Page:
March 14, 1997 was an ordinary Friday. I remember thinking that morning that Easter was rather early that year, March 30. This particular Friday was a teachers’ professional development day, and we had all gathered in the theater to watch a video pertaining to our professional development. The “culture of poverty” was our PD for the day, designed to help us understand the impoverished children who may walk through our doors.
The chairs are usually pretty comfortable, but that day, for some reason, I could not find comfort in those theater-style chairs. I squirmed and was generally restless, which I attributed to being fifteen weeks pregnant. Our video lasted about two hours, too long to sit and be uncomfortable. My back ached as if I had been doing manual labor for quite some time.
Then, as the morning progressed, it became apparent that my body was rejecting the precious baby that we had hoped and prayed for for so very long. Our daughter was nine years old and had already picked out names. We had placed our hope in many procedures and people; experts in infertility. We were anticipating what we considered to be the completion of our family. We had considered adoption until I conceived this baby, and once I conceived, we pulled our name from adoption agencies.
I called the doctor and told his nurse what I was experiencing – the backache that she said is actually back labor, the leaking of fluid which was the amniotic fluid, and the tremendous heartache for which she had no words. In a matter-of-fact way she said that I should come in to have an ultrasound.
I replied, “I had an ultrasound last week.” She then replied, “Oh, yes. I see that now. Um…everything seemed fine last week according to this ultrasound. Well, come on in anyway.”
My husband and I made the quiet drive to the doctor’s office and were greeted by my obstetrician. He was very doctor-like, talking all the while about the statistics of just how many babies are miscarried, something I refused to listen to. Once the ultrasound began, I was praying harder than ever that our baby was there, as perfect as the week before.
The doctor meticulously moved the ultrasound wand around my belly, which was already hard and bulging. Several times he mumbled something or simply said “Um…,” which I interpreted as “I don’t know” or as “I don’t understand.”
Finally, he said the words we were dreading:
“Your baby is not viable.”
After that, I don’t remember much. My husband told me later that the doctor informed him that I would need a DNC. When I asked the doctor what had happened, he just said, “Failure to thrive.” The doctor also told my husband that given my age of thirty-nine, he was not completely discouraging us from trying to conceive again, but that our chances of conceiving and carrying a baby to full term were greatly diminished given the fact that we had lost this baby.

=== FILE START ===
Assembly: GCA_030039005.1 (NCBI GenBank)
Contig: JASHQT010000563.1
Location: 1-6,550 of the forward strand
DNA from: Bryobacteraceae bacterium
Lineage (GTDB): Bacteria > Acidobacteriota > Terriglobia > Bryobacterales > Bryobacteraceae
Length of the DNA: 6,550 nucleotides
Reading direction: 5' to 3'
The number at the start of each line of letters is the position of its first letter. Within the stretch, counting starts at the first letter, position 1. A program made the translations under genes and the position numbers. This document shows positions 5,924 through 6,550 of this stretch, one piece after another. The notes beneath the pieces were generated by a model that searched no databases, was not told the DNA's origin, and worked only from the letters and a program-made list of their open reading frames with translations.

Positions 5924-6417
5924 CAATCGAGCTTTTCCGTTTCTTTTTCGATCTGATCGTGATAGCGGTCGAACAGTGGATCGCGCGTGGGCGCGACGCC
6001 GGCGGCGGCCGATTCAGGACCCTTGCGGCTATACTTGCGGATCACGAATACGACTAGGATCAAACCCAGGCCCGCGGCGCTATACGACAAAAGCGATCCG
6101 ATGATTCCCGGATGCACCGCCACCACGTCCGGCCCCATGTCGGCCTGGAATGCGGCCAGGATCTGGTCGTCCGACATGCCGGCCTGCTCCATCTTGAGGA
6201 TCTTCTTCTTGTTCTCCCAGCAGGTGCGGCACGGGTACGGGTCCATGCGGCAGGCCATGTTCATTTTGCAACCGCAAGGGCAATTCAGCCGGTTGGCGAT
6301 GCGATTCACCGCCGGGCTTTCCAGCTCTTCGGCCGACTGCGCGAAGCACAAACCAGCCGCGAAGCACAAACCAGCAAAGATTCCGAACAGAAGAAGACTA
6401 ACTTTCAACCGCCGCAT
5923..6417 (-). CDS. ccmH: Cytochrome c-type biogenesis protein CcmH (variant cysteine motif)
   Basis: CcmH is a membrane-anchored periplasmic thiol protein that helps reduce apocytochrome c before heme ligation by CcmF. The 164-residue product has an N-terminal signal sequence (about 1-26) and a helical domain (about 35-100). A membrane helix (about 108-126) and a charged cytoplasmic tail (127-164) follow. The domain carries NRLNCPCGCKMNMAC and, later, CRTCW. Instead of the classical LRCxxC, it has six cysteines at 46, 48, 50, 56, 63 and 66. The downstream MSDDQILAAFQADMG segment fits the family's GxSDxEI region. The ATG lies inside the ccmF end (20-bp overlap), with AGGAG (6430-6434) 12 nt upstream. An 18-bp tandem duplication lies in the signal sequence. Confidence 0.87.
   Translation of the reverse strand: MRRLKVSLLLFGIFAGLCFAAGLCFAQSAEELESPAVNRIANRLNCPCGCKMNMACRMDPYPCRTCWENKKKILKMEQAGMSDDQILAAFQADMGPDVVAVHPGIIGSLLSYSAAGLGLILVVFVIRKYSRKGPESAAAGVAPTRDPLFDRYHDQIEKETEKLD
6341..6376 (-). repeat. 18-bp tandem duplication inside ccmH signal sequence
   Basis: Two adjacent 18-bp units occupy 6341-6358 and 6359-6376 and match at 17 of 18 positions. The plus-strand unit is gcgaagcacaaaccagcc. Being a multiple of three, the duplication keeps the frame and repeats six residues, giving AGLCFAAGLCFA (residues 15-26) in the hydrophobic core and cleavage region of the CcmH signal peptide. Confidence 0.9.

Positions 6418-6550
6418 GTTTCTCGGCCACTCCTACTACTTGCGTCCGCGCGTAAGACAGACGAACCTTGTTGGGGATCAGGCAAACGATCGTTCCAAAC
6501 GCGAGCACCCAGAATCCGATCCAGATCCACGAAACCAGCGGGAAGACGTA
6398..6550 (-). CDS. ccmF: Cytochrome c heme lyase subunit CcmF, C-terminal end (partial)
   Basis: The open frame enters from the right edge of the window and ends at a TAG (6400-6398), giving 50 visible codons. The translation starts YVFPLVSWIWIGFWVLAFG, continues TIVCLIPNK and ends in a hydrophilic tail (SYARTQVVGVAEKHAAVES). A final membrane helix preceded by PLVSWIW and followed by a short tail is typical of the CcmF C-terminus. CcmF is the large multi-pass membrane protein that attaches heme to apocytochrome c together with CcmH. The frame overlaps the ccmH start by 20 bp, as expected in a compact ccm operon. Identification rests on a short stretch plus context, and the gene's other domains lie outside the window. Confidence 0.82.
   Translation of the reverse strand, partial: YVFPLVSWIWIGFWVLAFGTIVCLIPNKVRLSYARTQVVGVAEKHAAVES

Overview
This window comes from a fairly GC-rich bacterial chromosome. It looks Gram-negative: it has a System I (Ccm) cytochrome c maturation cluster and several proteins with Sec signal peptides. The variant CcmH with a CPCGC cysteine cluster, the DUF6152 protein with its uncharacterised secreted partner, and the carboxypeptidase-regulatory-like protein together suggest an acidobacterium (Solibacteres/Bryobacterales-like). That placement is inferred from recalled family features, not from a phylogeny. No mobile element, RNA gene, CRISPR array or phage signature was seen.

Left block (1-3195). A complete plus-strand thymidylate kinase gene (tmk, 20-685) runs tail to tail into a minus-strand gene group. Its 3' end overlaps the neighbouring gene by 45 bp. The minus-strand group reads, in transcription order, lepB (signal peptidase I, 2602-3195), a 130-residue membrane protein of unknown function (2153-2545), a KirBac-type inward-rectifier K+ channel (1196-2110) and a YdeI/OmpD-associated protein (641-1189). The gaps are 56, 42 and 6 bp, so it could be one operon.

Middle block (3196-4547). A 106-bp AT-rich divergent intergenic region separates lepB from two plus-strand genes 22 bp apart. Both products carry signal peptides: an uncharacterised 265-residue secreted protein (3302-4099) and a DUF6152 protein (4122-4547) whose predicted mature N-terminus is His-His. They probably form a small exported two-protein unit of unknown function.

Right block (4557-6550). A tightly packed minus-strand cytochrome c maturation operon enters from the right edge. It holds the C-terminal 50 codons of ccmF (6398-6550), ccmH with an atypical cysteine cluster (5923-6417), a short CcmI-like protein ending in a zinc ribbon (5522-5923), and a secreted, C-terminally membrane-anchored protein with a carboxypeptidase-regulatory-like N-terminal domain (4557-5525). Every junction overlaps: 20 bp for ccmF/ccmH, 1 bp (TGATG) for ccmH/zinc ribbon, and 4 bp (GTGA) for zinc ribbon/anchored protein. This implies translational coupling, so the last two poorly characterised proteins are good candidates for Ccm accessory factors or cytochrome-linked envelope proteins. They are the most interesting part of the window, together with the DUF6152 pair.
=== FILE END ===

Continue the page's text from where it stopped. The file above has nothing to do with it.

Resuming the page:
I had the DNC and spent some time away from teaching to recuperate physically and emotionally. In the weeks following the DNC, I dreamt of our baby – a boy with curly blond hair full of life and words. Of course, he had to have plenty to say, or he would not be part of me!
Easter took on a whole new meaning for me, as I heard words of hope for those who had gone before us. But I never thought that I would be thinking about losing a baby, a parent maybe, but not a baby. In fact, my mother-in-law was battling cancer, and I thought she would be the one to die, not our baby.
My husband and I decided that our family was complete and that we would not try to have another baby. Our hearts ached for the baby who was not to live outside of me. Occasionally, we would talk about what he would have looked like and about his personality.
As time passed, I yearned less for the baby who was gone, but I never forgot him.
Then on August 8, 1997, my mother-in-law passed; another devastating loss in our family. We grieved her death and resumed living our lives under the shadow of two losses. Our stance remained that we would not have another baby – period – we were done!
As has often been the case, what we decided was not to be. On June 3, 1998, Ethan William Oswald was born to the Oswalds without any fertility interventions. He was perfect, healthy, and our hope after a loss. His sister celebrated his birth as enthusiastically as we did!
Having a baby at 40 was challenging, but it was such a blessing to have a child after losing one. After Ethan was born, I became aware of women who did not have a baby after losing one, and my heart ached. I wanted them to experience the same hope that I had after losing our baby.
Today, this baby is a young man of 23 years. I told him, “You were almost the first boy to be named Hope.” He has blond curly hair and is full of life and words.